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5 Questions with Carol Cox
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Carol Cox has spent 17 years at North Georgia Christian School, moving from substitute teacher to full-time teacher to administrator and, now, head of school. Her tenure at the school has allowed her to mix her strong Christian beliefs with her dedication to children. Today, The Times asks Cox five questions about the work of small Christian schools and the challenges they face.

1. How did you get into private school education?

After teaching in public school for several years, I had the opportunity to stay at home with my own children until they all started to school. I always anticipated getting back into the classroom, so while my children were preschool age, I completed my master’s degree and kept current with innovations in the field of education.

As I began to look for a teaching position, I read about Westminster Christian School, now known as North Georgia Christian School. The foundational philosophy of Christian education rang true for me: the belief that there is no separation between secular and sacred because all truth originates with God, the Creator.

I began substituting at Westminster Christian School and found a strong academic environment that was biblically-based.

In 1995, I accepted a position to teach third grade and knew immediately that it was a good fit for me because Christian education allowed me to use my gifts as a teacher fully and freely. I have been a teacher or administrator at North Georgia Christian School for the last 17 years.

2. What challenges do private faith-based schools face that might be different from the public school?

Faith-based schools do face the ongoing challenge of raising the funds for programs and facilities rather than depending on public funding. A portion of the budget comes from tuition and gifts from the families of enrolled students. We also have private benefactors who are supporters of Christian education. Even with our outstanding set of current families and extremely loyal donors in the community, funding is an ongoing challenge.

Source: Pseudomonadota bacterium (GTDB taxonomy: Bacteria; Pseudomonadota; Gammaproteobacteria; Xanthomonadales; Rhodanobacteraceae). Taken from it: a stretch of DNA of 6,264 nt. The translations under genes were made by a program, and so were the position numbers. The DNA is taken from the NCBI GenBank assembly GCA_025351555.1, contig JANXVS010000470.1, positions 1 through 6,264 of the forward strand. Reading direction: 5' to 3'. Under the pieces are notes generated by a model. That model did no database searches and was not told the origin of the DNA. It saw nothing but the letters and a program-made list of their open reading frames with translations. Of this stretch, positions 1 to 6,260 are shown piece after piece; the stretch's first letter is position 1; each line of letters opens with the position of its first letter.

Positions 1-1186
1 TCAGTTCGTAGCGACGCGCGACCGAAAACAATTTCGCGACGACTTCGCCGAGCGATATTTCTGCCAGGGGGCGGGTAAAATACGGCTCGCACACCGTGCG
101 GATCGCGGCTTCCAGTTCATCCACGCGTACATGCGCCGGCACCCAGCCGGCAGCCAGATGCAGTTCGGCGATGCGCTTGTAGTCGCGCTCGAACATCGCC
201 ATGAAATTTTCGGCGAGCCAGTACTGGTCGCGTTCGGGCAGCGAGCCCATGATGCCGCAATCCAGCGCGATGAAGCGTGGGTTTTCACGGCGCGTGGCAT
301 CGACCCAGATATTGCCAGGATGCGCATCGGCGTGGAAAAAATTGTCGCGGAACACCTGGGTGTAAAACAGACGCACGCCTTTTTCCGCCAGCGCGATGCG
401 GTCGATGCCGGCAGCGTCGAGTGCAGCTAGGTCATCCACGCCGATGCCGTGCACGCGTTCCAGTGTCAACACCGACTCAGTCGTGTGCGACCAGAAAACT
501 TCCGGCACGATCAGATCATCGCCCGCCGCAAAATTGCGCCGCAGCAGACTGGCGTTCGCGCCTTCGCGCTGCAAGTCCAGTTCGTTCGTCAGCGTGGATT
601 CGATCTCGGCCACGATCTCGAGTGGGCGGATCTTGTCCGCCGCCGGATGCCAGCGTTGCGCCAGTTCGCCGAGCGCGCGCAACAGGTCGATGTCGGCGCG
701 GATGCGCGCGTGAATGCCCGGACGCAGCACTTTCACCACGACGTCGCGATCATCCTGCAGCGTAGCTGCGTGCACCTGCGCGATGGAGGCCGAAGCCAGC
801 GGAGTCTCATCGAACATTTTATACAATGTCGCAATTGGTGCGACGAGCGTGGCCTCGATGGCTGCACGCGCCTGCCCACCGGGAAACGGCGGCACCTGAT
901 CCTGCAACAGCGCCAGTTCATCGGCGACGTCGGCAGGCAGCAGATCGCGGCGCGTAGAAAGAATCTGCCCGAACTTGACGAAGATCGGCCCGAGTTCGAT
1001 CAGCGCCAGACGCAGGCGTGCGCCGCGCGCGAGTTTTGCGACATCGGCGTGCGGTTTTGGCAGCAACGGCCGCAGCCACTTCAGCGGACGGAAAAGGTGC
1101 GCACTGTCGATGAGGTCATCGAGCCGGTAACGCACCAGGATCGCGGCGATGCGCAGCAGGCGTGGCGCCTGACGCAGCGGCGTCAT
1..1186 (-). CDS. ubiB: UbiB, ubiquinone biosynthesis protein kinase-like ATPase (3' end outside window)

This year North Georgia Christian School is blessed to share facilities with Chestnut Mountain Church. It is a great opportunity to have the facilities we need to provide for our academic and athletic programs. We are thankful to have this transitional setting available to us over the next few years as we plan for our permanent campus location. With the faithfulness and generosity of our supporters, we are able to accomplish the vision we have for the student body and the families we serve.

3. What are the advantages and disadvantages to a small, private school like yours?

One of the primary advantages for our school is that we get to know the students and families well. I spend at least an hour in conversation with every family that comes into the school. Establishing and maintaining a good relationship with parents is a focus we consciously strive to maintain.

Teachers know students individually and understand areas of strength and areas to be developed. A sense of trust and security is developed between students and teachers because the students know the teachers care and want them to achieve.

Another advantage we have as a small private school is the ability to expedite change when something is not producing the desired results. As we maintain our continuous school improvement plan, we observe academic and behavioral progress and evaluate needs.